“It is stated that the wretched man manifested the greatest resignation and composure to the last moment of his existence; but whether it was the composure of hardened depravity, the resignation of contrition for past sins, or of despair, it is not necessary for us to decide.” (Baltimore Patriot & Mercantile Advertiser, Nov. 16, 1822; this same story made the rounds of many other papers.)

His friends, less resigned, tried in vain to resuscitate Lamphier when he was cut down after hanging only a survivable twenty minutes.

On this day..

Entry Filed under: 19th Century,Capital Punishment,Common Criminals,Crime,Death Penalty,Execution,Hanged,History,Murder,Pennsylvania,Public Executions,USA

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1912: George Redding, making Emile Gauvreau’s career

Add comment November 1st, 2012 Headsman

On this date in 1912, investigative reporter Emile Gauvreau saw George Redding hanged at the Connecticut State Prison in Wethersfield.

“When I left the prison to write my story,” Gauvreau later wrote in his memoir My Last Million Readers,* “I found out why newspapermen drank and I had my first half tumbler of cognac.”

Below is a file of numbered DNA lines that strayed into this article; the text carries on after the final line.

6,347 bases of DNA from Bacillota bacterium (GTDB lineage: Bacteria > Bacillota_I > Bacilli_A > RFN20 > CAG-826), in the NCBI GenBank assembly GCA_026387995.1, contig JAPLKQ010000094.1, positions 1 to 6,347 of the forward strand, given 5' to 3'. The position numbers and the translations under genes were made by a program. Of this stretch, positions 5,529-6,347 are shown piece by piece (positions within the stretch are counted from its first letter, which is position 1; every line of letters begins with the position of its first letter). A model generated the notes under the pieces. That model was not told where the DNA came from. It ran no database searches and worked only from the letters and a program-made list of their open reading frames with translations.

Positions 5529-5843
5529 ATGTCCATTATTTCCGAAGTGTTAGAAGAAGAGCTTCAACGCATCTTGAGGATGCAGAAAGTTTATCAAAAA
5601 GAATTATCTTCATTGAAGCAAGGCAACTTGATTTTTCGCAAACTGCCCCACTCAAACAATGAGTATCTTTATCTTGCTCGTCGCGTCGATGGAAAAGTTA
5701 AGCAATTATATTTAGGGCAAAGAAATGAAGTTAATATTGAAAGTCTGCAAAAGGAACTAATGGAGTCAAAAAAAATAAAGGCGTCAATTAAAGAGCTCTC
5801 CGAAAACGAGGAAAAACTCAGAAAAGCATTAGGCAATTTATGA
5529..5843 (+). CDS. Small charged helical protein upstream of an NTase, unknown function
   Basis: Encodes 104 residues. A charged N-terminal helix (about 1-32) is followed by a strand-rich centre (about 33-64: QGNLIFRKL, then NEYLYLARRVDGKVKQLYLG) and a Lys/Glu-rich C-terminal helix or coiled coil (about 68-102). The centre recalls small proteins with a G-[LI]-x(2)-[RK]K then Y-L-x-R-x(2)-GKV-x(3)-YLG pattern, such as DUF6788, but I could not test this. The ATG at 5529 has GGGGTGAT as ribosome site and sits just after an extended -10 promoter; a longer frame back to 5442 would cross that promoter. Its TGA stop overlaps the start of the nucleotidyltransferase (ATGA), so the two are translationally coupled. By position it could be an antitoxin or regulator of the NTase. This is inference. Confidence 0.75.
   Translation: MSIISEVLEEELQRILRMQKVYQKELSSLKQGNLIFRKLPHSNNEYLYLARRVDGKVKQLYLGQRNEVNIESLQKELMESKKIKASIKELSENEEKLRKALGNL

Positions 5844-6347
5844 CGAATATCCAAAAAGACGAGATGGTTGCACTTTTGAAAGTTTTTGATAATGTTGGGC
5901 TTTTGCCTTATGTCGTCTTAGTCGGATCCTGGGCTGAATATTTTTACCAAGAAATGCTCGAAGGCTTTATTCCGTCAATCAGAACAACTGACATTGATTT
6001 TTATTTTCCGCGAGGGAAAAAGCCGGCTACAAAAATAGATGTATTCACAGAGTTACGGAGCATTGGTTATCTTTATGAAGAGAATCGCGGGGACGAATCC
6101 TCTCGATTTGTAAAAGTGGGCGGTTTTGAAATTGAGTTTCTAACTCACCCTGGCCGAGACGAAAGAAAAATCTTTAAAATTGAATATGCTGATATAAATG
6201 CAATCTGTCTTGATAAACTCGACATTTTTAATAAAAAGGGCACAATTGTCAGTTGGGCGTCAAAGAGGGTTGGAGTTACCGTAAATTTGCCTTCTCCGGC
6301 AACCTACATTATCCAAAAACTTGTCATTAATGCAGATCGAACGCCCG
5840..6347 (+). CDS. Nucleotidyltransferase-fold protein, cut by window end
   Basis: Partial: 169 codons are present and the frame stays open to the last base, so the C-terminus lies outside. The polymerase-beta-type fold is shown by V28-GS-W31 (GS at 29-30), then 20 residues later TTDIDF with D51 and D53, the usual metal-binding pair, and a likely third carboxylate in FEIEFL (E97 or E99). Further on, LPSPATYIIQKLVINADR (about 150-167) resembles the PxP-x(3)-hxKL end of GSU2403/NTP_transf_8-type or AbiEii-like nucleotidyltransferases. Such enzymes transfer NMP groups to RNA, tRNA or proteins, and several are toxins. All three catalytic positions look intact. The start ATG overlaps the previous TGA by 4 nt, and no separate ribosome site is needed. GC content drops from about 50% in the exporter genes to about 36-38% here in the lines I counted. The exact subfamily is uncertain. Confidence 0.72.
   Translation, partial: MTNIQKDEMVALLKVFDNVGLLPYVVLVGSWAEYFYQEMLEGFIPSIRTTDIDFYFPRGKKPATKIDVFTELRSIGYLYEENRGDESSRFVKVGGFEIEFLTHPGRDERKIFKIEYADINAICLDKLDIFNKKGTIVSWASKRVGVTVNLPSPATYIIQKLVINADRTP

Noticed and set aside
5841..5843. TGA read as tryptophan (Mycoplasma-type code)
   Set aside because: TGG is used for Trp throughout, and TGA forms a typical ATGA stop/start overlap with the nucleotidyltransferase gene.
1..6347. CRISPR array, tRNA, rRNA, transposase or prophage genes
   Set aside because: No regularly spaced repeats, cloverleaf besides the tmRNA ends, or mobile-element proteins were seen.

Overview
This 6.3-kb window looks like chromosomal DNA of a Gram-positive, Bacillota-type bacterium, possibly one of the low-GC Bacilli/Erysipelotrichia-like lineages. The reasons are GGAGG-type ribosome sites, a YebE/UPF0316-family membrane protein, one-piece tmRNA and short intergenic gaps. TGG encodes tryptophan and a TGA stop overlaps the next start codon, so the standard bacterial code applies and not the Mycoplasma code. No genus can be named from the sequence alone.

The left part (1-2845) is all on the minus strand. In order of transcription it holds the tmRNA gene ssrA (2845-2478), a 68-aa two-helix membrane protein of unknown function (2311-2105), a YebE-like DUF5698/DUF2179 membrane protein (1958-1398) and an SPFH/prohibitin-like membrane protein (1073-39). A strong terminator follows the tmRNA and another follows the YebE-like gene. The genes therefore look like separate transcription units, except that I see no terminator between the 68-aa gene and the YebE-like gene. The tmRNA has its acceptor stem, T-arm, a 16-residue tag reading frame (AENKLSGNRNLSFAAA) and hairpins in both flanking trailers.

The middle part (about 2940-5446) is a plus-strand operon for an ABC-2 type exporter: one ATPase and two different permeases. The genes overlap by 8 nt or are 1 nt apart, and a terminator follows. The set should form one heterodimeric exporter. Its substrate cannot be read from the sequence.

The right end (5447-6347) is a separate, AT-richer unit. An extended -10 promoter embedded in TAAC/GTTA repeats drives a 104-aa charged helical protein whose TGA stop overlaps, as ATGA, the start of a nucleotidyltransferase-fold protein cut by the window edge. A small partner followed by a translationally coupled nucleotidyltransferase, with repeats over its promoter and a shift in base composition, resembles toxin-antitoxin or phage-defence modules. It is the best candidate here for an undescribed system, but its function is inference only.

Gauvreau was 21 years old, and he wasn’t a pup any longer.

This hard-charging journo from a rough-and-tumbler age would later make a name for himself pioneering the lowbrow Big Apple tabloid style with his New York Graphic. (“The PornoGraphic”, it was nicknamed.)

And he made his bones for that classic career in newsprint — from high school dropout to cub reporter to the heights of the profession — by making bones of George Redding.

The case was the mysterious February 1912 murder of a Hamden produce peddler by the name of Morris Greenberg. Greenberg was lured to a wooded area en route to buy from a local farmer and shot dead there for his cash. Police were stumped.